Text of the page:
A couple of weeks ago I came across a Wellcome Trust blog post by Kathryn Lougheed, a microbiologist who writes entertainingly about her experience (through the British Science Association’s media fellowship scheme) of spending a few weeks at Nature News [...]
On July 25th Nature published a commentary by science writer Trevor Quirk, who called for the use of jargon in science communication because it captures the complexity and specificity of scientific concepts. The article challenges writers and the public to let go of their fear of jargon.
If you’ve tried to read a story through the news page of this website over the past few weeks, you would’ve seen that the links no longer take you through to the full text.
I’m now beginning to correct this by making the full stories available in PDF format. But the [...]
Perhaps a particular group of superbugs has been getting an unfair share of the spotlight over the past few months…
The headlines began last August, when a study reported the emergence of bacteria that can resist carbapenems – a type of antibiotic given to patients once other drugs have failed. These bacteria withstand the treatment [...]
A feature article published in Nature this week chronicles how public opinion about climate change has changed and what climate scientists are considering as a response to the recent controversies – chiefly, strategies for better communication and consideration of public input. A Nature editorial also published [...]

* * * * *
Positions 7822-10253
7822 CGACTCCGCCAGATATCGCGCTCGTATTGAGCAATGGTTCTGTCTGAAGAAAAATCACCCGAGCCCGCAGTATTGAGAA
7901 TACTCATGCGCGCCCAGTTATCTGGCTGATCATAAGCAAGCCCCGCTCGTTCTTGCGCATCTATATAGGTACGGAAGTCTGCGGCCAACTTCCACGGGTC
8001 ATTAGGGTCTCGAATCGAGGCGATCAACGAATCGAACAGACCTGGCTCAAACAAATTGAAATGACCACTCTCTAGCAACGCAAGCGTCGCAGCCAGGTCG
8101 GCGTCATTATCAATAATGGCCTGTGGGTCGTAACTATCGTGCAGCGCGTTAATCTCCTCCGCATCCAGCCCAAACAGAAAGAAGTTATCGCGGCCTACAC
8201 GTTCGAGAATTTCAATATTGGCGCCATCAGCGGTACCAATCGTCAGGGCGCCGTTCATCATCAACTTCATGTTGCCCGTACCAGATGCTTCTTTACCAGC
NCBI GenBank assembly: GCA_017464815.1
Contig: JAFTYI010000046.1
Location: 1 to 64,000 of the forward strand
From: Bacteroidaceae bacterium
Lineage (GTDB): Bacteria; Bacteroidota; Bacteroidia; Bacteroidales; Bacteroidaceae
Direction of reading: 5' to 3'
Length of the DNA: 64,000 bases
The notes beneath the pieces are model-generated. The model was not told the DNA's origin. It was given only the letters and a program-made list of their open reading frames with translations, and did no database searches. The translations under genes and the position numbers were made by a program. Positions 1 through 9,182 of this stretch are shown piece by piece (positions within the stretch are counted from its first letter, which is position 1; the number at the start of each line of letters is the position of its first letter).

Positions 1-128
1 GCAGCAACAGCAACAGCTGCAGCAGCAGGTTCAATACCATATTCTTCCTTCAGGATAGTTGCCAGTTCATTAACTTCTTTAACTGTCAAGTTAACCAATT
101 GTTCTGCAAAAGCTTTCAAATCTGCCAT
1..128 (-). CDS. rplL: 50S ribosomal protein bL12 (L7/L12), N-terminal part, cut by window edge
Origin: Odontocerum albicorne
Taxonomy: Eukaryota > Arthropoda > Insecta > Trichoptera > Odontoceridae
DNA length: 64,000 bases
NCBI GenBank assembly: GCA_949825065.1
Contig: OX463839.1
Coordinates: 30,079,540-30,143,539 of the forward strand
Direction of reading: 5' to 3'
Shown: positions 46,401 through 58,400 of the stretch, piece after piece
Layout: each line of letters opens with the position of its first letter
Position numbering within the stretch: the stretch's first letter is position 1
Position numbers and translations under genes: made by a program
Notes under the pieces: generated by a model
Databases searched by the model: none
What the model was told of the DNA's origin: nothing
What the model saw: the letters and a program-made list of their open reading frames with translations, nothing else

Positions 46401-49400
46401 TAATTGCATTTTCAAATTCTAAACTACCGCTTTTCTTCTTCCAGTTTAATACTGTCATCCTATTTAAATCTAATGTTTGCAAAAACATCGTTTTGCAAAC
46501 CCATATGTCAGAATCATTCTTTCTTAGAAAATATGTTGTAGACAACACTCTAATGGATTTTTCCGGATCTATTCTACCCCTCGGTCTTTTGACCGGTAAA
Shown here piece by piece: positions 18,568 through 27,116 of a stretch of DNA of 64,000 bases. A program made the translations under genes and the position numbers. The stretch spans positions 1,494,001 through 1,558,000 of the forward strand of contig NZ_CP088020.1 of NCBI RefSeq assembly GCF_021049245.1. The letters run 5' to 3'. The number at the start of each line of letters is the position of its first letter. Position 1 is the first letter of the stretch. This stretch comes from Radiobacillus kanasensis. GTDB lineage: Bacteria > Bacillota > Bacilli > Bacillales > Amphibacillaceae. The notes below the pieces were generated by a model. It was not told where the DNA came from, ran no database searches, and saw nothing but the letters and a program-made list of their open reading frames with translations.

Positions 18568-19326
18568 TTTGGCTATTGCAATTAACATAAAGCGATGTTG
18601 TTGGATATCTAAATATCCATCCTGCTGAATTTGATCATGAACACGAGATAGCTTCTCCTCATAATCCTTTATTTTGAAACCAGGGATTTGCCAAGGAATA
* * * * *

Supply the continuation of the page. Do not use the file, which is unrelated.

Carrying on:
On June 9th the Guardian’s science website launched the ‘story tracker’, an experimental attempt to track reactions to and analysis of major science news stories in the days and weeks after they are published on the site. The idea is to bridge the gap between how scientists tend to communicate [...]
Predicted impacts of climate change on health range from heat stroke to famine. A framework published in December now sheds light on the largely overlooked area of mental health by tracing at least three “causal pathways”.
Before getting into more details on this, I should mention the recent disputes of evidence behind climate change predictions. [...]
The fallout from the recent debate in the UK about reclassification of illegal drugs has a lot to do with politics, but I’m wondering instead whether it tells us anything about how science is used and perceived.
For those not familiar with the incident:
In late October the UK government dismissed the chair of the [...]